DPI, GUYANA, Friday, July 14, 2017
Last year, the Guyana Civil Aviation Authority (GCAA) had announced several plans to bolster safety in the aviation sector including the operationalisation of four Automatic Dependent Surveillance-Broadcast (ADS-B) systems.
Director General, GCAA, Retired Lieutenant Colonel, Egbert Field told the Department of Public Information (DPI) that, to date, three of those ADS-Bs have been placed at the air traffic control towers at Kaieteur, Annai and Kamarang. The fourth one being set up at Port Kaituma is still under construction, Field said.
An ADS-B system is a surveillance system in which an aircraft determines its position via satellite navigation and periodically broadcasts it, enabling it to be tracked.
The ADS-B systems took some time to be installed as they were awaiting the acquisition of the simulator to become operational. Field explained that the completed systems are powered by independent solar panels and are connected to the simulator. He noted that several operators are already connected to the simulator and will be tested shortly.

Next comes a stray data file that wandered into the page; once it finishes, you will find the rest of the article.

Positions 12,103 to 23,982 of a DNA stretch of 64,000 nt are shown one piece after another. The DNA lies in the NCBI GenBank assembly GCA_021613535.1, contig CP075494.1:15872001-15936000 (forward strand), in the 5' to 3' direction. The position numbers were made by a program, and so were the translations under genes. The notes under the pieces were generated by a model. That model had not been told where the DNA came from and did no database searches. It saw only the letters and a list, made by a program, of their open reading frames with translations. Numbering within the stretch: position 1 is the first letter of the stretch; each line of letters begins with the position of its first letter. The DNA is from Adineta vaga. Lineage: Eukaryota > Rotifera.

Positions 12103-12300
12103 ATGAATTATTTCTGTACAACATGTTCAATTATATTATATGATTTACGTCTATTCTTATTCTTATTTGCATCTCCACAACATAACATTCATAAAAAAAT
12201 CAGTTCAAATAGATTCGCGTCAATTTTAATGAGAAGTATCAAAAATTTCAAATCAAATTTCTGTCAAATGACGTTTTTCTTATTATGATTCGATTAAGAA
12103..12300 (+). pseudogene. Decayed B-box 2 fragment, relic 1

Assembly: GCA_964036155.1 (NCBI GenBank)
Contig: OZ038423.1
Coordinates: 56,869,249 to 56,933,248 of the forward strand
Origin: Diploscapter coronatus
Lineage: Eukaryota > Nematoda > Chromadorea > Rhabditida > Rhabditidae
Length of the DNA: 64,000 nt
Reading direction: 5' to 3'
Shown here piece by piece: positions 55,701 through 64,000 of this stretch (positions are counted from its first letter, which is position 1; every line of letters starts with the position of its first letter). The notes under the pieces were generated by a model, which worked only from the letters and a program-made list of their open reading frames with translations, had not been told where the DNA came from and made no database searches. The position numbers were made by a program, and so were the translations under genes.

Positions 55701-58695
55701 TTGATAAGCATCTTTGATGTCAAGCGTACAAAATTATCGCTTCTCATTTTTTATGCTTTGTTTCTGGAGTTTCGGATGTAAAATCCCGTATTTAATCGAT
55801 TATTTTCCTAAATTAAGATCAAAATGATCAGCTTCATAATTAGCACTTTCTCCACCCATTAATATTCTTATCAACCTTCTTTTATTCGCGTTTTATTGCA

“We are looking at the first week in September to start testing the system. The equipment (simulator) has on board a number of aircraft already. Roraima’s fleet of aircraft is fully equipped and other operators are installing the equipment at this time, even Trans Guyana Airlines and GDF (Guyana Defence Force). We hope that in days to come, we will have the almost more than 80 percent of the fleet of 60 something aircraft on the registry and the system would be fully operational.”
The Director General is confident that the ADS-B system for Port Kaituma will be completed shortly. He pointed out that the authority is currently resolving some issues with the contractor for this project after which the location will be fully solarized and completed for the fourth tower to be constructed.
Air traffic is increasing rapidly, the Director General explained and the ADS-Bs will help with better spacing of aircraft in the air, “The system also allows air navigation to have the traffic management system, be used as a minimum safe altitude for short term conflict resolution.”
The GCAA recently commissioned its US$85M state-of-the-art simulator with features such as position for tower, ground and radar controllers, three pseudo-pilots, also 180 degrees display with ability of 360 degrees in 72 monitors, and recording and playback of audio and video for training exercise.
By: Ranetta La Fleur